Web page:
“We are in recession. Full stop. No question,” Richard Branch, chief economist with Dodge Data & Analytics, says of the U.S. economy in the COVID-19 era. (Go here to register and see the webinar on demand.)
Dodge is a 120-year-old construction-industry data keeper, and the company knows the important questions for construction businesses now are “How deep? What does the recovery look like?”
With the curve of COVID-19 cases starting to flatten, and projections for hospitalizations and deaths beginning to ease, Branch says the most unique assumptions undergirding his construction forecasts for 2020 include:
- 3 – 8 million confirmed U.S. infections
- Peak of infections in May
- Infections begin to abate in July
- 1.5% fatality rate
- 10% hospitalization rate
Dodge’s pre-coronavirus 2020 forecast was for U.S. gross domestic product to grow 1.7% – slowing from 2.3% in 2019.
Our current reality of 360 million people in 42 states under stay-at-home orders reduced expectations for first-quarter GDP to a 2.5% contraction and an 18.3% plunge in Q2.
“Assuming infections peak in May and begin to abate in July, and the economy begins very slowly to return to normal, we get a boost in the second half,” Branch says. “A good chunk of people that lost their jobs in the first half of the year will get rehired in the second half.”
He forecast the initial thrust, following a pair of disastrous quarters, to be 11.0% growth is Q3.
“But it takes a lot to restart a service economy,” Branch cautions. “That’s why you see growth in the fourth quarter slow down to 2.4% – still above the long-term potential rate for the U.S. economy.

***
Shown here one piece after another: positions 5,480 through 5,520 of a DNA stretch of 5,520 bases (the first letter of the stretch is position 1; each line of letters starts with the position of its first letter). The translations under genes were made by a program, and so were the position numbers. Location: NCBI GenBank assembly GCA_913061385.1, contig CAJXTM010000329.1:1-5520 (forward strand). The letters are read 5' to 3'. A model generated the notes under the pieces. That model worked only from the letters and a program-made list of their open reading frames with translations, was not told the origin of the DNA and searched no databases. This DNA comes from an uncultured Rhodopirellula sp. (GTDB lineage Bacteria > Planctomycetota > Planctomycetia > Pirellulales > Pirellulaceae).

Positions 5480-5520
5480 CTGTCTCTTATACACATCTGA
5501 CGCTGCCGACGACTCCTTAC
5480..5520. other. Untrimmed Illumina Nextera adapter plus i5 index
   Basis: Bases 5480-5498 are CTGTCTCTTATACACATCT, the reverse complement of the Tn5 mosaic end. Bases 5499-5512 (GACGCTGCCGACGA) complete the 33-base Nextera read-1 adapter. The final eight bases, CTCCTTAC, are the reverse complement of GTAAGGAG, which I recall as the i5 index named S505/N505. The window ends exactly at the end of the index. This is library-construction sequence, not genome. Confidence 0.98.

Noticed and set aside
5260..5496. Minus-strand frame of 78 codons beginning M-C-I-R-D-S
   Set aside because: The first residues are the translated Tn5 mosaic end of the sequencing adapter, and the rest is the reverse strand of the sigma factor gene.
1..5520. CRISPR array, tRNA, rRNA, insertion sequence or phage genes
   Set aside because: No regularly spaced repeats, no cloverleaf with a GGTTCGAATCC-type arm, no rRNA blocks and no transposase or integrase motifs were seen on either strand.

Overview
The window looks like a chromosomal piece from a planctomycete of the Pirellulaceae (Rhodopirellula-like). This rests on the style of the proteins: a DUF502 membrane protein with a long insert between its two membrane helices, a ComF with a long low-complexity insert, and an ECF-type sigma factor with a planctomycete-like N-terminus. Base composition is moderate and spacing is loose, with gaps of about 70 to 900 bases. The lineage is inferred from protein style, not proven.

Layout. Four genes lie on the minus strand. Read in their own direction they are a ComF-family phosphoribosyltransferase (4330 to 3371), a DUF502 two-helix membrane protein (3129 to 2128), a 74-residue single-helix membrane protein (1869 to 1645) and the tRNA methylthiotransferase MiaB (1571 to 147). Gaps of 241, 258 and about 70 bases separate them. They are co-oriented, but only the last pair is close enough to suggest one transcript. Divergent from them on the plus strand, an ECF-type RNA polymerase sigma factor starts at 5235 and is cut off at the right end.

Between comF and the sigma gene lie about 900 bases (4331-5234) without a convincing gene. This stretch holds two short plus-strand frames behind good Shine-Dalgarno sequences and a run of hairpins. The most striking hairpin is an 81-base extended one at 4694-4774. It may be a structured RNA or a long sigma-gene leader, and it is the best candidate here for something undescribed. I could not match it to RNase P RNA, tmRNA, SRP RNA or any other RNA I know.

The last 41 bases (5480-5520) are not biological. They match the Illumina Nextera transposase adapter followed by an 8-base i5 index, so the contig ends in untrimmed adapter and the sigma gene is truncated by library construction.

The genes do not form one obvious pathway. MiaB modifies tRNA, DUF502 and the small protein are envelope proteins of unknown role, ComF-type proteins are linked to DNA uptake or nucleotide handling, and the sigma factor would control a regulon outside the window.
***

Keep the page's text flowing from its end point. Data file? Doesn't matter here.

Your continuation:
“It will be a bit of a slog here in the back half of the year in terms of getting the economy back up; getting the unemployment rate back down.
“We are expecting that there will be a Phase 4 stimulus program,” Branch adds. “Some will be geared to relief for people and businesses who fell through the gaps in Phase 3.
'We are expecting that there will be a Phase 4 stimulus program,' Branch says. 'There's strong support for infrastructure spending as well, in Phase 4.'
“There’s strong support for infrastructure spending as well, potentially, in Phase 4. We’re not expecting something until late-Q3-Q4, but depending upon the size and the magnitude of a potential Phase 4 program, that could certainly alter those Q3 and Q4 growth rates.”
So Dodge forecasts U.S. GDP to contract 2.2% in 2020, but then rebound in 2021, growing 2.7%.
“I would offer, based on our assumptions, that that growth rate in 2021 is back-loaded,” Branch says. “So the first part of the year we’ll call maybe 2.3% – 2.4%. But once we get into the back half of the year, we’re looking at maybe mid to high 3s that could extend into early 2022 as well.”
He expects the key variables that could impact this forecast are the track of the virus and potential for any fiscal stimulus.